Call for Ireland to give up to 20 female Afghan athletes refuge

The women are vulnerable to persecution by because of their achievements

Two Irish women are lobbying for the State to give safe haven and refugee visas to a group of young female athletes from Afghanistan who are at risk of persecution by the Taliban.

Galway native Anne McNamara and Dublin-based solicitor, Andrea Martin are leading efforts to secure refugee status for up to 20 women who are part of a group called Ascend Athletics, which has been developing Afghan girls' physical fitness and community leadership training since 2014.

Participants on the programme undertake two years of training that develops their physical strength, confidence, leadership skills and community engagement. The women's achievements have been the subject of a documentary shown in Europe and they are now vulnerable to Taliban persecution as a result.

Fearing forced marriage to Taliban fighters, some have already fled in the hope of making a land-border crossing, as leaving Kabul by air has become more difficult. Two families will settle in Denmark, a statement from Ascend confirmed, while "nothing is certain" for the others.


Ms Martin and Ms McNamara are lobbying for Ireland to accept "as many of the young Afghan women as possible."

The women have received a list of 20 names of young people associated with Ascend Athletics who urgently need safe refuge overseas, including nine young women who are programme participants and the baby of one of them, as well as five graduates of the programme and their husbands.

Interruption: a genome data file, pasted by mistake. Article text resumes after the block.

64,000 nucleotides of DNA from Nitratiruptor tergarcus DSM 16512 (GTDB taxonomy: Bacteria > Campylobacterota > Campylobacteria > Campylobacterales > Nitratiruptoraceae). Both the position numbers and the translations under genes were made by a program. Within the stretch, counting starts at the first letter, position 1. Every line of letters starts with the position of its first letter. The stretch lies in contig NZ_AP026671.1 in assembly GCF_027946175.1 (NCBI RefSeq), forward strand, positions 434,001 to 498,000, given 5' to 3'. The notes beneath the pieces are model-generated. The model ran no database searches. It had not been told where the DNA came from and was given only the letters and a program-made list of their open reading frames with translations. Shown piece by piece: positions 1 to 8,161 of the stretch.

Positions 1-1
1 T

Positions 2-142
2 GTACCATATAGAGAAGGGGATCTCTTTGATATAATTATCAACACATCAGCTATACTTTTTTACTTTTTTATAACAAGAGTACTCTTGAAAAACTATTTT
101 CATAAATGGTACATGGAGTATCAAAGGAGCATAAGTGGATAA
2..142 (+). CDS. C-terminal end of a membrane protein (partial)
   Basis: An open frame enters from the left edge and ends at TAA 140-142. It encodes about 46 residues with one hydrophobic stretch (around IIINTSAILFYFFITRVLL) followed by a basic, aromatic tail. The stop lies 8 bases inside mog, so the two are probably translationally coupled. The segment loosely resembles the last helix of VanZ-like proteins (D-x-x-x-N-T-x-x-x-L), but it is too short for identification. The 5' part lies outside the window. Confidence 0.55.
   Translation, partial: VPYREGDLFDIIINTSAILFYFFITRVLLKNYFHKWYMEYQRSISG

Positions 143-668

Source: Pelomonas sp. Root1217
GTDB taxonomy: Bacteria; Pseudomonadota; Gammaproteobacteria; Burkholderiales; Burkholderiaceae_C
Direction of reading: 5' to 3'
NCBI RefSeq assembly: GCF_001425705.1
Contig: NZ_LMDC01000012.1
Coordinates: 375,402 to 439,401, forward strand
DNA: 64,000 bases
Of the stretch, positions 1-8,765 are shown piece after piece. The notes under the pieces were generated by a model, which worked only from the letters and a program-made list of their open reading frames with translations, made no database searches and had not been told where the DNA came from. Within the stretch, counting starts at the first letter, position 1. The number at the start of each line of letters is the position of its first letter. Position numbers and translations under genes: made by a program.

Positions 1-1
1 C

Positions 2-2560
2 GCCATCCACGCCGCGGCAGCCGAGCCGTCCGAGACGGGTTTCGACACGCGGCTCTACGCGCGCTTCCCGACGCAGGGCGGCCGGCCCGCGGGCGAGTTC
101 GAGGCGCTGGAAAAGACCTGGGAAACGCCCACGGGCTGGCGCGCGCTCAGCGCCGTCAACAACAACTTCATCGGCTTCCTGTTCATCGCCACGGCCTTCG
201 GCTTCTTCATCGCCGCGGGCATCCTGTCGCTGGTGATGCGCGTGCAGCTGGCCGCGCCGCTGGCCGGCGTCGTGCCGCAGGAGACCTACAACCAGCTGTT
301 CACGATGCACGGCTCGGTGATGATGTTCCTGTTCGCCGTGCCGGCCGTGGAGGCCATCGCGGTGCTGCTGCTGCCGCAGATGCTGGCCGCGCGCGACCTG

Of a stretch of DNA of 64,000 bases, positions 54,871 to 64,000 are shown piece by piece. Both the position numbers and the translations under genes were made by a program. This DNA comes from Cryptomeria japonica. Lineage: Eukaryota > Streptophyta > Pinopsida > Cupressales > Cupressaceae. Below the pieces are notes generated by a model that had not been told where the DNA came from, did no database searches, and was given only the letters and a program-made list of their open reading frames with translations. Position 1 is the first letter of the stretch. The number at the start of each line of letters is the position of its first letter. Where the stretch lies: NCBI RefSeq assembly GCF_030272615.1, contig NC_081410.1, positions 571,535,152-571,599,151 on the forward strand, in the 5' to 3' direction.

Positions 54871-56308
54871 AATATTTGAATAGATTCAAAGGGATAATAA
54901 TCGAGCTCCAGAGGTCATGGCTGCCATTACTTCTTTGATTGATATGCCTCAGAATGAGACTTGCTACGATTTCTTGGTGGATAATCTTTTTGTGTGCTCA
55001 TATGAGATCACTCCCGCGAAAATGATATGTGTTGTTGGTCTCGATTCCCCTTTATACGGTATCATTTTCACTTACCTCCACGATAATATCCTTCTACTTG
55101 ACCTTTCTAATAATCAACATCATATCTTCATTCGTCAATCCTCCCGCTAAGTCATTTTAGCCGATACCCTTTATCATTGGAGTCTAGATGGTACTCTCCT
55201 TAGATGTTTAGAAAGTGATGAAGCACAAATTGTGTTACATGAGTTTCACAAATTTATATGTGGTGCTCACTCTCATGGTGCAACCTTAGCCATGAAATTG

Andrea Martin attended a screening of the documentary about the achievements of the women involved with Ascend in Berlin two years ago, followed by a live Skype conversation with one of the women.

The experience was “very moving” and “brought tears to my eyes,” Ms Martin told The Irish Times. Ever since then, she has followed and financially supported the group.

“The updates coming from Kabul since the Taliban took over were heart-breaking. I sent money to support the evacuation effort but I kept thinking, ‘I wish there was more I could do’”. She immediately began contacting politicians to seek their support in getting refugee status for the women.

Similarly, Galway woman Ms McNamara began by contacting her local Fine Gael TD, Ciaran Cannon. Shortly afterwards the two women were put in touch by the Ascend Athletics team.

‘Wringing my hands’

“I stood by wringing my hands about the Syrian refugee crisis and did nothing. I wasn’t about to do it a second time with Afghanistan,” Ms McNamara said.

Now based in the USA, Ms McNamara researched NGOs empowering women in Afghanistan and was impressed with the work that Ascend Athletics did.

“I connected with them with the offer of building an Irish/USA coalition of financial and logistical support and it went from there,” she said.

While every Afghani trying to escape from the Taliban “deserves help and support,” Ms Martin said, these young women were “particular targets for the Taliban, having publicly demonstrated what women can achieve way beyond the norms of what is normally accepted in Afghani society.”

Some of the women are also more vulnerable because they are Hazaras, part of the country's Shia minority, which is highly persecuted by the Sunni Taliban. The ethnic group faced intense persecution during Afghanistan's previous rule by the Taliban.

“They’ve been shining lights to show what women can do, and that means they’re at particular risk. Any country that supports the principle of empowering women has a moral duty to support and nurture these young women who have already been role models for women’s empowerment in their country, against unbelievable odds,” Ms Martin said.